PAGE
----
Episode 431: Takeshi Murata and Robert Beatty

December 2, 2013 · Print This Article

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This week: San Francisco checks in with a great interview. Bad at Sports contributors Brian Andrews and Patricia Maloney sat down with artist Takeshi Murata and sound designer Robert Beatty on November 9, 2013, at Ratio 3, in San Francisco, to discuss Murata’s most recent digitally animated video, OM Rider(2013). OM Rider follows two animated creatures: a wizened old man that Andrews describes as “half the Curious George Man in the Yellow Suit, half like the butler from Rocky Horror Picture Show,” and a hipster wolf, which rides a moped through a barren landscape and performs other aimless tasks. The video begins with the creature playing a synthesizer that gives the video its title. Om Rider contains Murata’s characteristic absurd humor and aesthetic, which mixes highly attuned lighting and composition with more retro modeling and minimalist, almost antiseptic spaces.

Takeshi Murata was born in 1974 in Chicago. In 1997, he graduated from the Rhode Island School of Design, where he studied film, video, and animation. He currently lives and works in Saugerties, New York. Murata has exhibited at the New Museum, New York; the Museum of Modern Art, New York; the Museum of Fine Arts, Houston; the Fondazione Sandretto Re Rebaudengo, Turin, Italy; Sikemma Jenkins & Co., New York; Gladstone Gallery, New York; and Salon 94, New York. Murata’s work is featured in the collections of the Hirshhorn Museum and Sculpture Garden, Washington DC; DESTE Foundation for Contemporary Art, Athens; and The Smithsonian Museum of American Art.

FYI, AP will post an excerpted text version of this interview on Dec. 3, and the link for that conversation should be:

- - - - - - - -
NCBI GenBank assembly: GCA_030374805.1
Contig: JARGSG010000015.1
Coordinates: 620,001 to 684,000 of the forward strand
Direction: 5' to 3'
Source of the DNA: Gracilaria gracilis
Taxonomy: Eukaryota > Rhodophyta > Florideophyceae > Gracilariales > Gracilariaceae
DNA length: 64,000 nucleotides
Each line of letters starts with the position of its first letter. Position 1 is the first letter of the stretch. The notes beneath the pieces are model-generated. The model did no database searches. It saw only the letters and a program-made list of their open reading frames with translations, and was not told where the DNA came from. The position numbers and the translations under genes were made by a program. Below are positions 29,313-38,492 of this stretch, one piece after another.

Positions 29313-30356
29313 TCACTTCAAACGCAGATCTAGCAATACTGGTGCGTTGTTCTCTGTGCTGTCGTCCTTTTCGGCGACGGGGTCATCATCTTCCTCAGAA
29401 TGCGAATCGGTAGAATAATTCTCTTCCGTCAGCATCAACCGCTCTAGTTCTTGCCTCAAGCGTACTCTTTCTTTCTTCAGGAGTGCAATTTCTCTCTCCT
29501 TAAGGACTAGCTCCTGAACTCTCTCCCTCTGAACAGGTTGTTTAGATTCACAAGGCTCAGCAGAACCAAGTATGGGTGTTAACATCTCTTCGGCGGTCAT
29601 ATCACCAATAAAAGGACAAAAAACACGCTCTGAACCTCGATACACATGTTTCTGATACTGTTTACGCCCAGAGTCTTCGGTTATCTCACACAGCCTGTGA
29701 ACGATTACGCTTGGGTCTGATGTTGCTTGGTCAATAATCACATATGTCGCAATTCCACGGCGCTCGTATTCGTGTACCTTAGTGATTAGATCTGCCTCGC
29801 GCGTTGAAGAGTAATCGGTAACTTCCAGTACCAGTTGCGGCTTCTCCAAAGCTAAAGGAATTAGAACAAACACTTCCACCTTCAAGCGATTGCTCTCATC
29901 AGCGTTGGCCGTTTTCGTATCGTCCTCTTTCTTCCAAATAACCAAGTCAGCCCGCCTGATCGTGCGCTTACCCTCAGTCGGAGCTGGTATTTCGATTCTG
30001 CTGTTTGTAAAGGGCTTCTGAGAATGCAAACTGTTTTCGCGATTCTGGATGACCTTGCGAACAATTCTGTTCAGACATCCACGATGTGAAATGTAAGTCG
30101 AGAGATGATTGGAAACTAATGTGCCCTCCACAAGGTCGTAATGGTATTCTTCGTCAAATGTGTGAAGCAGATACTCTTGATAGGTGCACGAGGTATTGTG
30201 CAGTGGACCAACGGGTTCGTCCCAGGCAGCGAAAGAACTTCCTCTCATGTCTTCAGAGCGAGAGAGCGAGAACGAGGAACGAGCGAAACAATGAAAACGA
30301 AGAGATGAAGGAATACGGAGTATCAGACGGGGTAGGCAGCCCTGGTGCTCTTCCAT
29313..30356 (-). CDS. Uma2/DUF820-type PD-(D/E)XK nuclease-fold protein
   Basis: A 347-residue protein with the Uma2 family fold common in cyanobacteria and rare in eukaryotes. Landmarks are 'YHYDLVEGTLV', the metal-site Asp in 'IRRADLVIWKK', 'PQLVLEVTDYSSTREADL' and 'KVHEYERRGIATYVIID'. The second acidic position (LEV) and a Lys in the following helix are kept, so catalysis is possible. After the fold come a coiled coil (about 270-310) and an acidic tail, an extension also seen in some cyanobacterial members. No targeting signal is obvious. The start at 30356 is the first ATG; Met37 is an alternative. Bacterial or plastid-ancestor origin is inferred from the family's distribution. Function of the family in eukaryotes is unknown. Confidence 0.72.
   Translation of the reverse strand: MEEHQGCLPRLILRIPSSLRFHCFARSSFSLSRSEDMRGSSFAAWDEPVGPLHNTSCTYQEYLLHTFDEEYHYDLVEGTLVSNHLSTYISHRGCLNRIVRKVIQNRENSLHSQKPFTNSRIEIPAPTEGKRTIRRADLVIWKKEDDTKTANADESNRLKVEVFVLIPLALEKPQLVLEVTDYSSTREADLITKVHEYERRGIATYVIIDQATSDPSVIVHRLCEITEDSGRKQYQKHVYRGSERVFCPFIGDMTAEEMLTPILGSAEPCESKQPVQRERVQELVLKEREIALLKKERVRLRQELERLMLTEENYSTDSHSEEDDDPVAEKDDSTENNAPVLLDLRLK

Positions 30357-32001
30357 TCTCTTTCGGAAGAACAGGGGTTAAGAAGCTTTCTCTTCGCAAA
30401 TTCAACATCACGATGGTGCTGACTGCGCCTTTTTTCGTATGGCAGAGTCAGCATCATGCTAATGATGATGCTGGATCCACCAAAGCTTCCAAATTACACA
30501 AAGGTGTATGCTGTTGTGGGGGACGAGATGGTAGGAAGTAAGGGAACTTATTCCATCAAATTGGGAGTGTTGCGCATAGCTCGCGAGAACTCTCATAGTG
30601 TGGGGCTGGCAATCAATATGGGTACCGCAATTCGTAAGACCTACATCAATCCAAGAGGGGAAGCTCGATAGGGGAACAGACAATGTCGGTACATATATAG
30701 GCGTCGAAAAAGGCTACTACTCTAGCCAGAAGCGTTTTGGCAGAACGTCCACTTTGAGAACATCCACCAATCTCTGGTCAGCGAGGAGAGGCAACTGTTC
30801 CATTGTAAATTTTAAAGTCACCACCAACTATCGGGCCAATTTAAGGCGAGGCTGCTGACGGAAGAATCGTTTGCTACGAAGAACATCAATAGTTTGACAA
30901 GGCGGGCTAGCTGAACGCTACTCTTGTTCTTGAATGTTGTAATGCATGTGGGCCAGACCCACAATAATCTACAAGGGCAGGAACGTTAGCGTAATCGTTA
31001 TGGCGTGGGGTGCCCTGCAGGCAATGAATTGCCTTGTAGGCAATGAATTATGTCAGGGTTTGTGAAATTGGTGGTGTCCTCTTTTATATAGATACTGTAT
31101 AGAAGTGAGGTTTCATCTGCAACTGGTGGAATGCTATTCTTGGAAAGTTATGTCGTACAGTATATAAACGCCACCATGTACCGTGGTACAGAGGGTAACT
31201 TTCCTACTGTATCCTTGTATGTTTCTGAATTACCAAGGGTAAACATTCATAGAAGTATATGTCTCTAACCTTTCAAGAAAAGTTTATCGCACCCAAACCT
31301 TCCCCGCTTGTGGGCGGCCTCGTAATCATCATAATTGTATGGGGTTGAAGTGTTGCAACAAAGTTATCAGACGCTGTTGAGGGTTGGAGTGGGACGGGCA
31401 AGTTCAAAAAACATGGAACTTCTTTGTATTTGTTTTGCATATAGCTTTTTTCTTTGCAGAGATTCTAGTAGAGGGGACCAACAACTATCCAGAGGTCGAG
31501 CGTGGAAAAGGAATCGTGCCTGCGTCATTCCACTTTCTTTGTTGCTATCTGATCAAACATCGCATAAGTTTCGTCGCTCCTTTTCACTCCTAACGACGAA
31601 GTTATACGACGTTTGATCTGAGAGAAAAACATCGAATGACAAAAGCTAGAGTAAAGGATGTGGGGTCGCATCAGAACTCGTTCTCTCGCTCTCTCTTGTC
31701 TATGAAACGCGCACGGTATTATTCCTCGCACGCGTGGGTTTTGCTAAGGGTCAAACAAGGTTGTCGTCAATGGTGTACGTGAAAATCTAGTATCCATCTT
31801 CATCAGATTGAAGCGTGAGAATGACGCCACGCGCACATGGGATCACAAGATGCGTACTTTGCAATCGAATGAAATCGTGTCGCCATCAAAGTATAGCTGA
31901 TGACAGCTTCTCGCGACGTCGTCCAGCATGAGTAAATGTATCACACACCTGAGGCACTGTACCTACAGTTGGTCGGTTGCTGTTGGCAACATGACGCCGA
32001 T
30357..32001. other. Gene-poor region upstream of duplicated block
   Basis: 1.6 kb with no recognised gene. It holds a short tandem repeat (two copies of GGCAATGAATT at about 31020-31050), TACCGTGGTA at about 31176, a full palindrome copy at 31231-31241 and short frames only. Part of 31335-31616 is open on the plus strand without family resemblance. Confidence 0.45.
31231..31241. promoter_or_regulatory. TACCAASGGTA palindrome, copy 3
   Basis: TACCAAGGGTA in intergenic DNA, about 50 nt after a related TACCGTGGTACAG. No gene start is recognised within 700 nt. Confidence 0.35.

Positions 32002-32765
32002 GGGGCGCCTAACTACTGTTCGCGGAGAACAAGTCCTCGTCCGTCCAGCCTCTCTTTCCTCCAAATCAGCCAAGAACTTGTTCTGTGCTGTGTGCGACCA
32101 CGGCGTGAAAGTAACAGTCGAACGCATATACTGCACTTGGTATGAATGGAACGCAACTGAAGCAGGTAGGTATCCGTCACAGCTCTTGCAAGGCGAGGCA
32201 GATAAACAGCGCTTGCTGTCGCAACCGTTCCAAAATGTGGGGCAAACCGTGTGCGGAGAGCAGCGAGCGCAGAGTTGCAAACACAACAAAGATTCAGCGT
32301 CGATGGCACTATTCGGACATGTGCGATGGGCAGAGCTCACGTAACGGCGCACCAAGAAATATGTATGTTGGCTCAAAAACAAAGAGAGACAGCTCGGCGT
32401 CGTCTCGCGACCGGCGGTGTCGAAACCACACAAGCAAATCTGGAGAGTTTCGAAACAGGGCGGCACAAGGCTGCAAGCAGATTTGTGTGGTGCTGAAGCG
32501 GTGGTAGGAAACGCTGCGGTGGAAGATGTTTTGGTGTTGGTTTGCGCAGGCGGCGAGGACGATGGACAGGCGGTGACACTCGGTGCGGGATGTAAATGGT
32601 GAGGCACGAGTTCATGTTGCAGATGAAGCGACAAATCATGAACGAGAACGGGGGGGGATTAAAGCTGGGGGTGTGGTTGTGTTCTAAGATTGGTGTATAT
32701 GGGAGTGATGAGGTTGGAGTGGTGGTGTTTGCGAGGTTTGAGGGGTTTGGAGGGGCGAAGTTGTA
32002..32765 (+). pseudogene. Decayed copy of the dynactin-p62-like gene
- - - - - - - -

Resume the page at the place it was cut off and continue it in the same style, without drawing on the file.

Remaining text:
http://www.artpractical.com/column/interview-with-takeshi-murata/

And here is a related review Brian wrote for his previous show: http://www.artpractical.com/review/get_your_ass_to_mars_andrews/

431




Episode 344: Kota Ezawa

April 2, 2012 · Print This Article

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This week: San Francisco brings another great guest to the table! Kota Ezawa, video archaeologist.

Ezawa’s work has been shown in solo exhibitions at the Hayward Gallery in London, Artpace in San Antonio, The Wadsworth Atheneum Museum of Art, Murray Guy Gallery in New York and Haines Gallery in San Francisco. He participated in exhibitions at Museum of Modern Art in New York, Whitney Museum of American Art, SF MOMA, Andy Warhol Museum and Musee d’Art Moderne de la Ville de Paris. His animations were included in the 2005 Shanghai Biennale and will be presented in the upcoming Sao Paulo Biennial. He received a Tiffany Foundation Award in 2003 and the SECA Art Award in 2006. Ezawa is Assistant Professor of Media Arts at the California College of the Arts.

ALSO:

Comic Art and Fine Art: Connecting the Dots

Art Institute of ChicagoApril 12, 2012
6:00 PM – 7:00 PM
Art Institute of Chicago
111 S. Michigan Ave
Free with museum admission, students free with ID
A Panel Of Leading Comic Experts:

Neal Adams, Ivan Brunetti, Geofrey Darrow and J.J. Sedelmaier discuss the history and future of this popular and populist art form. Moderated by Richard Holland.

Presented with the Chicago Comic & Entertainment Expo.

Explore the connection between Comic Art and Fine Art. This mini-tour includes a $2 off coupon to the Roy Lichtenstein exhibition at the Art Institute of Chicago when you show your C2E2 badge.




The Reappearance of Humans: An Interview with Steve Seeley

February 8, 2012 · Print This Article

"untitled (faker bear)," acrylic on panel, 8" x 10", 2009

This Friday, Steve Seeley’s painting show opens at Rotofugi (who not too long ago moved to Lincoln Park, so check the website for their new address if you’re unsure). Seeley’s figurative work often features the juxtaposition of human bodies and animal limbs, or heads. Sometimes alien parts make an appearance as well. He integrates old and new surfaces, incorporating the nostalgia of his childhood into a present assemblage. I grew more and more interested in something we didn’t talk about, namely the idea of the hero and how it charts through these visual, narrative landscapes. Seeley’s icons adopt the iconography of saints and superheros with all of the mystical proportions childhood bears with them. To re-erect and reexamine the Gods of childhood in effort, perhaps, to examine those ancient power structures. In Seeley’s case, they often become hybrid.